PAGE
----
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How Can I Afford A Personal Injury Lawyer?


If you have been involved in a personal injury accident, one of the first things you may be wondering about is whether or not you should involve an attorney. While it is always a good idea to enlist a personal injury lawyer if you have been involved in an accident or crash, several different factors stop people from hiring one. Cost is perhaps the most common – the general rationale is that attorneys’ fees are too expensive and there is no guarantee that an attorney will win your case for you. However, this rationale is not correct when it comes to personal injury cases – contingency fees are an option for everyone.

What Is A Contingency Fee?

A contingent or contingency fee is when an attorney accepts a portion of money awarded to a client as a fee. In most types of cases, lawyers cannot collect contingent fees, because it might adversely affect the quality of their representation – for example, allowing contingency fees in criminal cases would be very problematic. However, in personal injury cases, this arrangement makes sense, because very often, an injured victim lacks the money to pay up front, and it serves as an incentive for an attorney to work even harder.

Contingency fees serve clients efficiently and fairly because in many situations, personal injury cases may not be seen as winnable in court – often, the costs of bringing suit would in theory outweigh the benefits. A contingent fee agreement spreads the risk around, so to speak; the attorney gets no payment if the case is not successful, and the client gets an attorney to take on a case that might otherwise be turned away as unwinnable or not worth an attorney’s time.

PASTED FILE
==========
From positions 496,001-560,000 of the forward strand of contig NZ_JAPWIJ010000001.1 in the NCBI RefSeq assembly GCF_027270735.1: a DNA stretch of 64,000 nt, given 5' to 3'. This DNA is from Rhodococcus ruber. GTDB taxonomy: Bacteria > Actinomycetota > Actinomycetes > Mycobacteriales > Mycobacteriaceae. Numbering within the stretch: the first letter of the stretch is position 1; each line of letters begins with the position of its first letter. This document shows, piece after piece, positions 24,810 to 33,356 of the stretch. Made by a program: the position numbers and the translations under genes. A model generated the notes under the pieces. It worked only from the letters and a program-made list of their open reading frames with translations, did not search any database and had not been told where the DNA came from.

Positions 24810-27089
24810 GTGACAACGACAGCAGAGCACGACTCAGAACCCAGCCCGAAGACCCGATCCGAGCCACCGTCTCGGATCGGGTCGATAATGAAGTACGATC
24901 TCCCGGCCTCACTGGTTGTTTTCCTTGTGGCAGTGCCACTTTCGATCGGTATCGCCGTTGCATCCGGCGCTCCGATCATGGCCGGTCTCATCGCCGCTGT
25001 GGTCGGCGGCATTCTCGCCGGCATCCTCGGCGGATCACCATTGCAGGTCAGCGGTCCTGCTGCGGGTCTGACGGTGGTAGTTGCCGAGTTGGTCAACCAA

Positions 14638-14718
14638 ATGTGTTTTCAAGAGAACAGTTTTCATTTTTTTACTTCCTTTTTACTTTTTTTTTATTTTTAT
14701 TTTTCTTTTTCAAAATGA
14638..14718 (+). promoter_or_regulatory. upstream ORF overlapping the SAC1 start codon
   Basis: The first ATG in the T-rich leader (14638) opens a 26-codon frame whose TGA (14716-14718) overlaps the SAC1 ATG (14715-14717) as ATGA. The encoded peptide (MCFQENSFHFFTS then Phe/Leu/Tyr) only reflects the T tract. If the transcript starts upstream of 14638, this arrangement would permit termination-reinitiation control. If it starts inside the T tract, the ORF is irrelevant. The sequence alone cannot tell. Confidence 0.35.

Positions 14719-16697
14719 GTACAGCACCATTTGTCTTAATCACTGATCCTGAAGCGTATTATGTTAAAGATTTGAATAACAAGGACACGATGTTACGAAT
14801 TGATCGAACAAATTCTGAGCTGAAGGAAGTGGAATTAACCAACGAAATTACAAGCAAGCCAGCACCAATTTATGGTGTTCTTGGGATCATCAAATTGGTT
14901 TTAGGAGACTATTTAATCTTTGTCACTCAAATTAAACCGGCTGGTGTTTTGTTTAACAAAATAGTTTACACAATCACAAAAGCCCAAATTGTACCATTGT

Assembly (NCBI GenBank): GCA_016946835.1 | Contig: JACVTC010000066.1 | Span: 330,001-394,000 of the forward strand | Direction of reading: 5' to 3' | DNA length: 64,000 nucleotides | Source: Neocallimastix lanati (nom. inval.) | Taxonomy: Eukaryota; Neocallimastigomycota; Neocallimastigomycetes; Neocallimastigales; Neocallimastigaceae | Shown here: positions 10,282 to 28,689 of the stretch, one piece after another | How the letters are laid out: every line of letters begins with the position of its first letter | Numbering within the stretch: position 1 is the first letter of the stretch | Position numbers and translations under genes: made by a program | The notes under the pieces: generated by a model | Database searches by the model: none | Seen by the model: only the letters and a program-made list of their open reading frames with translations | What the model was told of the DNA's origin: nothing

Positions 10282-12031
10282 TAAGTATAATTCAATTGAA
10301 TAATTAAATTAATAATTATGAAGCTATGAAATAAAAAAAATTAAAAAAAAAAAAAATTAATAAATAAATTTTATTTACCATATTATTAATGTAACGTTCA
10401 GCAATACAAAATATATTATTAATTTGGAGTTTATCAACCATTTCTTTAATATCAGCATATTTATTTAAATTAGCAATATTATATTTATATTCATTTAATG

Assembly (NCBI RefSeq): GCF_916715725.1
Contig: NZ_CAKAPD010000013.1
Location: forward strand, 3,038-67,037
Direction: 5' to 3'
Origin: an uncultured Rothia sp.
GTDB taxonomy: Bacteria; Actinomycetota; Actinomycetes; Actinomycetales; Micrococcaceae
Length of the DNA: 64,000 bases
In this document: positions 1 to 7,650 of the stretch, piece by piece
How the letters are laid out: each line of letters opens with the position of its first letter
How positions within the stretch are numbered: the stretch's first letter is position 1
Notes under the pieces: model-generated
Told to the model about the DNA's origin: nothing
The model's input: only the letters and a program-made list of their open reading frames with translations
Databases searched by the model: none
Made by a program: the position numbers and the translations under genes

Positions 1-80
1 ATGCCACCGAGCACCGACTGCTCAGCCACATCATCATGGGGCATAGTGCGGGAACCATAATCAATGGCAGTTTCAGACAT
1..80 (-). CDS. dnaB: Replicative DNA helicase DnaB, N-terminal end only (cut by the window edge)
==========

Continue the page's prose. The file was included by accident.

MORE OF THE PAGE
Fees & Costs Vary

In civil cases, a contingency fee may be collected once the plaintiff’s bills are settled – that way it can be certain that you will be able to pay for the medical care you need, without having to worry about attorney’s fees and the like until the primary objective (your medical bills being reimbursed) is fulfilled. The fee in most cases is 33 percent (one-third), but this is more an unspoken arrangement than a settled law – ethics can specify a range in which a contingent fee is appropriate, but there is room for discussion as long as the percentage is specified before the work begins.

While many Florida contingent fee agreements cover all costs explicitly, you should be aware that if yours does not, you will still be on the proverbial hook for fees that do not fall under the heading of paying one’s attorney – for example, court costs like paying for police reports, postage, or expert witness retainers. These can and do add up, so it matters that you know your rights. An experienced attorney will discuss these issues with you, but it is important for you to understand this in case you encounter an attorney that does not.

Call A Florida Personal Injury Attorney

When you are injured due to the negligence of another person, you deserve the chance to hold them accountable even if you may not have the money to do it on your own. Contacting the Tampa personal injury attorneys at the Rinaldo Law Group means that our dedicated and experienced lawyers will work hard for you. Call our offices today for a free consultation.


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